We can link ourselves in prayer today, knowing that it is the first step toward healing and understanding.
Posted in , Jun 18, 2015
Once again the country awoke today to a senseless violent tragedy. Last night a gunman walked into a historic African-American church in Charleston, South Carolina, and opened fire on a Bible study group, killing nine including the pastor, Rev. Clementa Pickney, who was also a state senator and a voice for social justice.
And once again I ask myself why such evil exists in the world and occurs seemingly with more frequency–at least we are exposed to it more in our media-saturated world.
I stayed up most of the night watching the coverage. And then this morning, when a picture of the 21-year-old suspect in the killings at the Emanuel African Methodist Episcopal Church was released by the FBI, I found myself shocked again.
The picture was of a Caucasian man who looked younger than his years, almost like a boy you could see on any street or in any school in the country. Not some tattooed skinhead hate-monger. He was so ordinary-looking, I couldn’t help recalling that famous line about the Holocaust and the banality of evil.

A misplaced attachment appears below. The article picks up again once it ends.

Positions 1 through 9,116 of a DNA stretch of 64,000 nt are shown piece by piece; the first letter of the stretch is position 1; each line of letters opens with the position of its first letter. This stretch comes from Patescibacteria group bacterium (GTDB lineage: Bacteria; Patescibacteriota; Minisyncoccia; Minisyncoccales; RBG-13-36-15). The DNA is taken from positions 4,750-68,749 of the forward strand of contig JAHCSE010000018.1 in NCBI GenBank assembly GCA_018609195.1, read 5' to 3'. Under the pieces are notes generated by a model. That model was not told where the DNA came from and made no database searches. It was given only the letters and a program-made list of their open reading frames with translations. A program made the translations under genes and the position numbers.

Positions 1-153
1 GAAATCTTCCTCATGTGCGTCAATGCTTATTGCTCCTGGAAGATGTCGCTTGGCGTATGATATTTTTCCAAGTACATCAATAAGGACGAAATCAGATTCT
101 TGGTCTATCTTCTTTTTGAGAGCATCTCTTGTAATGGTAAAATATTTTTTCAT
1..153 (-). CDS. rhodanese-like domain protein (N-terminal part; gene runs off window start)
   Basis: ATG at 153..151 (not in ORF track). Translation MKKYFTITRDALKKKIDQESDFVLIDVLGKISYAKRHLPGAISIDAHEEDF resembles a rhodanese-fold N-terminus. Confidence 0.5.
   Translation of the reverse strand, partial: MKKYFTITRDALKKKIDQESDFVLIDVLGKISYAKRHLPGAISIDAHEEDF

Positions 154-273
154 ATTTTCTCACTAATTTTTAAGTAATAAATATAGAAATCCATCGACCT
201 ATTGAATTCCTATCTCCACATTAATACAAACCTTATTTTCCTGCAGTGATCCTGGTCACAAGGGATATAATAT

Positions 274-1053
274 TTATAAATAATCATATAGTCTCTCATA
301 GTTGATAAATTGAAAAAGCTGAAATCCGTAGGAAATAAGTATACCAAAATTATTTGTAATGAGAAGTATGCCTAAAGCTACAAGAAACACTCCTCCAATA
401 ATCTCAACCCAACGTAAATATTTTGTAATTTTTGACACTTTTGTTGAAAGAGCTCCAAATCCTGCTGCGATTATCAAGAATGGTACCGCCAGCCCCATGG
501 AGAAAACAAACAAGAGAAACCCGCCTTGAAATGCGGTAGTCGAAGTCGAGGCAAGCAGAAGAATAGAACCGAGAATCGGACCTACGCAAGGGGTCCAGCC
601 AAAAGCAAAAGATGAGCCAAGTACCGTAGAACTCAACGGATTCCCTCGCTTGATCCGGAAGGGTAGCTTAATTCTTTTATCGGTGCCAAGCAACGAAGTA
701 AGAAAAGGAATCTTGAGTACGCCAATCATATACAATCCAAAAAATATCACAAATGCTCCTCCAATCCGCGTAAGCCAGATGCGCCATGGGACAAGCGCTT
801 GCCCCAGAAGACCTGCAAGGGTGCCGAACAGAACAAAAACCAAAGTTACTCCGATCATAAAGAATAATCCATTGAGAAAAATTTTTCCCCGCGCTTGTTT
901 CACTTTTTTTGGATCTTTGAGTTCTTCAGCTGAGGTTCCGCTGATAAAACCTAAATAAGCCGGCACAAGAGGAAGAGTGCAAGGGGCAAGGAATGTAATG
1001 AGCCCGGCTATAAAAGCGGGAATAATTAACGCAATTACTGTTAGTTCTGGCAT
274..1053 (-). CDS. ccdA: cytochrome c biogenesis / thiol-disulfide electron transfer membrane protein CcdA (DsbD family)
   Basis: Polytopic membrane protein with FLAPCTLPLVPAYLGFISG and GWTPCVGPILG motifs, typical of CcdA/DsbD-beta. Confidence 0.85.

But is evil ever really senseless or banal? Or is it an ever-present force in the world that we must resist and defeat at every turn? Something that is inherent in human society and can’t simply be written off as the act of a lone killer? How can someone be so consumed by hate that he would storm into a church and murder people as they studied God’s word? Where is the hope in that?
Yet I did find hope in one thing I saw last night. It was the prayer circle that formed almost immediately in the street outside the church and grew as word spread of the massacre. And it struck me that these praying people were as much a force for protection as the cops who ringed the area.
They cried out as they prayed, asking for answers from God. But the answer was their actions. In my heart I joined that circle, imagining my hand linked with theirs in prayer, my heart joined with theirs in sorrow and confusion.
We can do that as a nation, as more becomes known about this latest shooting rampage, with its hateful racial overtones. We can link ourselves in prayer, reaching out with our hands and our hearts, knowing that our questions may not be answered but our prayers will be because prayer is the first step to healing and understanding.